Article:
Education

Kentucky Attorney General Andy Beshear is poised to sue Governor Matt Bevin’s Labor Cabinet for refusing to withdraw subpoenas for records that would identify teachers who called in sick to protest bills during the state legislative session.

The Kentucky Attorney General’s office will hold a press conference Monday morning, and has indicated it is to announce legal action regarding the subpoenas. Beshear, a Democrat, is also running for his party’s nomination for governor and has sued Bevin’s administration numerous times.

Last week, Beshear threatened to sue the Labor Cabinet if it did not rescind its subpoenas to multiple school districts within 10 days, with a Friday afternoon deadline. Labor Cabinet Secretary David Dickerson responded in a letter Wednesday saying that it is his duty “to investigate whether a public-sector strike or work stoppage has occurred in violation of clear Kentucky law.”

Under state law, the Kentucky Labor Cabinet is authorized to fine state employees between $100 and $1,000 for participating in an illegal work stoppage.

Beshear has argued that school employees’ speech is protected by the First Amendment, and that a similar 2016 lawsuit was ruled in favor of teachers who organized a sickout in Michigan, where it is also illegal for public employees to strike.

In that case, a Michigan court of appeals judge ruled the teachers’ speech was protected because their complaints were about “educational, financial and structural problems in the Detroit Public School District, and not issues concerning the rights, privileges or conditions of their employment.”

The Detroit Free Press reported Judge Cynthia Diane Stephens wrote in her opinion that “any injunction based on defendants’ exercise of their free speech right to petition their government would run afoul of First Amendment protections.”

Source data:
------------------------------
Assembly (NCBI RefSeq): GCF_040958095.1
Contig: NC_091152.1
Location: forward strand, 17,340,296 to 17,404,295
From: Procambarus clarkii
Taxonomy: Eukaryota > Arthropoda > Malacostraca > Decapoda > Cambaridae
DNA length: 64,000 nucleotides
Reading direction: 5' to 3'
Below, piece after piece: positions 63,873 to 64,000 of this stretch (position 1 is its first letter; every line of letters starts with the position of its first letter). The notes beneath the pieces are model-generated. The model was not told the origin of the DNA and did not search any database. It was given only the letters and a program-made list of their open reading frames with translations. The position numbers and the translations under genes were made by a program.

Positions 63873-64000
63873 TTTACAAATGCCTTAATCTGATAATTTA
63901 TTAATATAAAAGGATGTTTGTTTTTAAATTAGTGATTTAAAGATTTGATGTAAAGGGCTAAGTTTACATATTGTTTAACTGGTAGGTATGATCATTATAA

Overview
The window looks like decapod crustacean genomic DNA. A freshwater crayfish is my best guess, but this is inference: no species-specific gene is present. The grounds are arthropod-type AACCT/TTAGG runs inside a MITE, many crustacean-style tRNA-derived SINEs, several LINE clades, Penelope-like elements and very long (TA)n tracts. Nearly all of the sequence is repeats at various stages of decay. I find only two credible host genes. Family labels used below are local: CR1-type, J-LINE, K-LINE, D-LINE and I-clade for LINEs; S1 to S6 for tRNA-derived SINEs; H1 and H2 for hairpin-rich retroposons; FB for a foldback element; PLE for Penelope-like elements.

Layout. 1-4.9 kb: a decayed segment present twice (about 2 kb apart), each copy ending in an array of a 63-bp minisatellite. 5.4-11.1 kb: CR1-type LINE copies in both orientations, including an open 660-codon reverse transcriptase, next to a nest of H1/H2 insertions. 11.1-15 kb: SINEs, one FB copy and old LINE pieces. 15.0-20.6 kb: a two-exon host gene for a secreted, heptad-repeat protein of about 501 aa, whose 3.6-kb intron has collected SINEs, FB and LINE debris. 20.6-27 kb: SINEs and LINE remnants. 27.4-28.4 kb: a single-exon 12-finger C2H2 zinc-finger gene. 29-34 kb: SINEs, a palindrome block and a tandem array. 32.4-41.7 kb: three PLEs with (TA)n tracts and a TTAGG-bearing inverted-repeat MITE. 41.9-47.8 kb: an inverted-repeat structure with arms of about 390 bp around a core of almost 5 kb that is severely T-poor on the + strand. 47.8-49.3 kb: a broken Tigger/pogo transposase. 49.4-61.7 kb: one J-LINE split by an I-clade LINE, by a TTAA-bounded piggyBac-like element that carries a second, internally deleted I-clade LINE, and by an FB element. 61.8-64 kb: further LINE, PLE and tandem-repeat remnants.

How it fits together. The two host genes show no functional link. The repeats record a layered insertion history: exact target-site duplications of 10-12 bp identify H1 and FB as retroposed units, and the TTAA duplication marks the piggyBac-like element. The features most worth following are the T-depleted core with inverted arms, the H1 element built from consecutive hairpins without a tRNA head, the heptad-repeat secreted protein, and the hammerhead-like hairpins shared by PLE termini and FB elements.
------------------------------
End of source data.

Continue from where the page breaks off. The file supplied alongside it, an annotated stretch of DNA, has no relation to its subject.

Kentucky teachers who demonstrated at the state legislature were protesting bills related to: a proposed tax credit for scholarships benefiting private schools students; the Jefferson County Public Schools superintendent’s powers; and the process for nominating representatives to the board that manages the Kentucky Teacher Retirement System.

JCPS Teacher Who Helped Organize Sickout Says He’s ‘Not Scared’

Craig Smith is a 6th grade math teacher at Knight Middle School. Smith said he called in sick almost every one of the six days Jefferson County Public Schools closed for the sickout, and encouraged other teachers to do so. Smith said he is not afraid of being fined for his part in an illegal work stoppage.

“I’m willing to face any consequence, because I think what I did was totally worth it,” Smith said.

Smith was an organizer with JCPS Leads, a closed Facebook group led by district teachers who encouraged other teachers to call in sick to force the district to cancel school.

Smith believes the Labor Cabinet’s effort to investigate teachers will “do more harm than good” and encourage Kentucky teachers to leave the state, or the profession. Smith said he personally knows teachers who are considering moving across state lines due to the current political climate in Kentucky, and would consider doing so himself.

“I mean people are just not going to want to teach here, because I see it as a total attack on teachers,” Smith said.

Smith also said he thinks the Labor Cabinet’s actions will be effective in discouraging teachers from staging any future sickout.

Liz Schlemmer is WFPL's Education and Learning Reporter.